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Published
10 March 2022
Read time
5 minutes

Key steps for incorporating in South Korea

The Republic of Korea – South Korea – has a well-earned reputation as one of the world’s most vibrant economies. It is recognised for its integral role in global supply chains, its leading electronics, shipbuilding and automobile industries, and for having a highly skilled workforce.

Increasing complexity

While South Korea represents opportunity for outside investors, the country’s complexity ranking rose in our 2021 Global Business Complexity Index. It is now placed just outside the top ten most complex jurisdictions in 11th place - a rise in complexity compared to its ranking of 17th in 2020.  

South Korea implemented new labour laws in 2018, in a bid to address the country’s workaholic culture. While aiming to improve the quality of life for employees, these additional regulations also served to increase the compliance burden for employers. The laws increased minimum wage by up to 30%, reduced working hours from a maximum of 80 hours to 52 hours per week, and added to mandatory annual leave and paid public holidays.

South Korea was able to mitigate the economic impacts of the Covid-19 pandemic, thanks in part to a surge in demand for semiconductors and consumer electronics, to which the country was well positioned to respond. However, the country has been impacted by the global slowdown of exports. In addition, many companies have experienced delays when apostilling documents during incorporation.

Overall, given that South Korea can be a complex jurisdiction in which to do business, investors seeking to enter this market should be aware of some of the unique aspects of incorporating in the country. We take a closer look at some of these here.

Types of entities in South Korea

Before incorporating a business in South Korea, it is important to understand the different types of business entities that are available. The most common types of business entities are:

  • Joint-stock company (JSC)
  • Limited company (LC)
  • Limited liability company (LLC)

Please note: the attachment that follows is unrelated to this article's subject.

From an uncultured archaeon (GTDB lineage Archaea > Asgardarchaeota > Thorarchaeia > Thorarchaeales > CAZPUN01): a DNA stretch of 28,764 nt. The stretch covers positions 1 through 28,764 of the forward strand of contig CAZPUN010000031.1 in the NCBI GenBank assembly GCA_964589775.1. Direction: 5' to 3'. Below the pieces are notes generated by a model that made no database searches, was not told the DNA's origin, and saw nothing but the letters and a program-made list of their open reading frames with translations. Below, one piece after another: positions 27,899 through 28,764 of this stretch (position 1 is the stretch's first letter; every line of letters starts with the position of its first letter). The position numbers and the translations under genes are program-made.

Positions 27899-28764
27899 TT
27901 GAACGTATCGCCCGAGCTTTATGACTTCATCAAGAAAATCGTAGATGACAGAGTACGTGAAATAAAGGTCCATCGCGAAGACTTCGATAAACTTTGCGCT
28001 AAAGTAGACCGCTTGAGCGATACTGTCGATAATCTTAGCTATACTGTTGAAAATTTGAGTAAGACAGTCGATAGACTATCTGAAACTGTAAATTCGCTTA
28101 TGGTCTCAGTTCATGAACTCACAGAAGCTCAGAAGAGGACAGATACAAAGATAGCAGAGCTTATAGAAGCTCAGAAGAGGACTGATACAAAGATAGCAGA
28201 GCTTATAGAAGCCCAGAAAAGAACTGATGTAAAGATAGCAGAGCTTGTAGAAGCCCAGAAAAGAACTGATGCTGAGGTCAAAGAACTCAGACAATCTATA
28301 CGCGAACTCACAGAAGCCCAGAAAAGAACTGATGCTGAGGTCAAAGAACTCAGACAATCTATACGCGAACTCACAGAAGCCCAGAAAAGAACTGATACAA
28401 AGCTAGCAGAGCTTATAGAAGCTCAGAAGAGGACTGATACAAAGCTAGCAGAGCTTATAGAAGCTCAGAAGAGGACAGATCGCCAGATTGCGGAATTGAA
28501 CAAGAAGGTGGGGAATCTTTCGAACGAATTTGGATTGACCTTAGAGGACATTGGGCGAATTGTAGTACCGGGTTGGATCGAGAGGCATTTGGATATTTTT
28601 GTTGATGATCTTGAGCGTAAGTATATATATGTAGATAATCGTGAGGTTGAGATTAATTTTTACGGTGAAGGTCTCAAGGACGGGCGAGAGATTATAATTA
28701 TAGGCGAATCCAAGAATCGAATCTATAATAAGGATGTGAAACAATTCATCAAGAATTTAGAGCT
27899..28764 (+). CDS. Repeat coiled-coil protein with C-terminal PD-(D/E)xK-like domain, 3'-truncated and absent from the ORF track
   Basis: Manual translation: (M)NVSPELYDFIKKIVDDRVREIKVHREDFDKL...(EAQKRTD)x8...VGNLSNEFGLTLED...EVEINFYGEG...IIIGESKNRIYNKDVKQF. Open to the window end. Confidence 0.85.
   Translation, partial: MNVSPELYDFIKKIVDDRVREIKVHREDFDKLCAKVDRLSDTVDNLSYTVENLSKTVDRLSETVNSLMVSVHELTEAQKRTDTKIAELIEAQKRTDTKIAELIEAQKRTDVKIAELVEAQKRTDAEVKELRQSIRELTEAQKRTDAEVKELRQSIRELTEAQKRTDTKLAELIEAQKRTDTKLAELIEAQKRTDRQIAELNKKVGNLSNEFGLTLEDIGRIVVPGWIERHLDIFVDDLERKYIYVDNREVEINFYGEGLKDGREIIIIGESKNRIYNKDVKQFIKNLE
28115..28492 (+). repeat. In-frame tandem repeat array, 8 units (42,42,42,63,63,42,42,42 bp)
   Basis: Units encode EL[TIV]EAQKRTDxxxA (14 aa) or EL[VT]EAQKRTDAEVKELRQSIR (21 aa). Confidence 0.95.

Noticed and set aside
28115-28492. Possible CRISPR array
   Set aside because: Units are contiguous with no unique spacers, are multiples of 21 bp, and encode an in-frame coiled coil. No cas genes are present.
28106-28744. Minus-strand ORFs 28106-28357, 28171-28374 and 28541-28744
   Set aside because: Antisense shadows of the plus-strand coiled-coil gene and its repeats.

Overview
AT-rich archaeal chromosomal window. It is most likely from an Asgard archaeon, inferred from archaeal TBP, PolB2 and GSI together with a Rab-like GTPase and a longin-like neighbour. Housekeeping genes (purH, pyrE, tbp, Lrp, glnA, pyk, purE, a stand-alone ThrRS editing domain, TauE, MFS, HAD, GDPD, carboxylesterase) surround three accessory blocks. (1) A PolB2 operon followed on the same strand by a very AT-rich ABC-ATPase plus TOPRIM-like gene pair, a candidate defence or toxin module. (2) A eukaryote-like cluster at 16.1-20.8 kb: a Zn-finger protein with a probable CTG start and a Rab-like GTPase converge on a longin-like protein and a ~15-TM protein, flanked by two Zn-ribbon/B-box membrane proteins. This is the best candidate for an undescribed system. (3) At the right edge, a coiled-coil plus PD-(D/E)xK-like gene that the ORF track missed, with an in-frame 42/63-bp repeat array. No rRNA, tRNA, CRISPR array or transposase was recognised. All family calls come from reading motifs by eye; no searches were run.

• Branch office of a foreign company
  • Representative office

Obtaining permissions

In South Korea, obtaining permissions – including licenses, registration, report de-facto approval by the governmental authorities – may be required by industry-specific regulations. Unlike some jurisdictions, obtaining permissions is not a post-incorporation process but is a part of the incorporation process of a foreign-invested company (see step 3 in the timetable below, if applicable).

Therefore, legal research and counsel from a third-party law firm might be necessary depending on the prospective business activities of a company in advance of commencing the incorporation process.

Failing to conduct proper legal research in advance of incorporation may result in serious consequences. Uber provides one famous example of what can happen when falling foul of the rules, as its business was deemed to be illegal in accordance with Korea’s Passenger Transport Service Act.

Four (or Five) steps for incorporating in South Korea

Incorporation can typically be completed within two to three weeks upon preparation of required documents – except in cases where additional permissions are required, in which case a third step is added often resulting in significant delays.

There is no local director requirement, except in the construction industry.

While South Korea is a technologically advanced society, the incorporation process still requires an in-person presence for certain processes and documents must be notarised and apostilled.

Step 1 – Foreign Investment Report under FIPL (Foreign Investment Promotion Act) & Subscription to Shares

  • Report that a foreign investor will incorporate in Korea to the foreign exchange
  • Minimum paid-in capital: KRW 100,000,000 (appx. US$90,000); no minimum capital requirement for branch or representative offices
  • Remittance of the funds wired into a sundry account; after incorporation, the funds will be remitted to the company’s local bank account

Timeframe: 2-3 working days

 

Step 2 – Preparation of Documents & Court Registration for Incorporation with the Court

Report of Corporate Seal by the representative director making the seal official

Timeframe: 3-5 working days

(If applicable) Step 3 – Obtaining Permission

  • If required by the specific regulations governing the industry; if not, then this step may be skipped

Timeframe: to be determined

 

Step 3 (or 4) – Tax Registration with the Tax Office

  • VAT/CIT/WHT number
  • E-Tax invoice

Timeframe: 2-4 working days

 

Step 4 (or 5) – Registration of a Foreign Invested Enterprise with the Delegated Financial Institution (수탁기관)

  • Complete the bank account process with a local bank

Timeframe: 1-2 days

The incorporation process in South Korea is fairly straightforward. However, foreign investors are advised to seek legal counsel regarding any obtaining permission requirements. Also, preparing all documentation in advance will ensure a smoother application process.

TMF Korea

TMF Group established its office in South Korea in 2012 with a strong team of specialists to assist its clients with their investments, both local and global. Our team provides accounting, corporate secretarial, HR and payroll services to help you reduce risks, maintain compliance, better control your costs and simplify your operations.

Contact our experts today to find out how we can help you grow your business.

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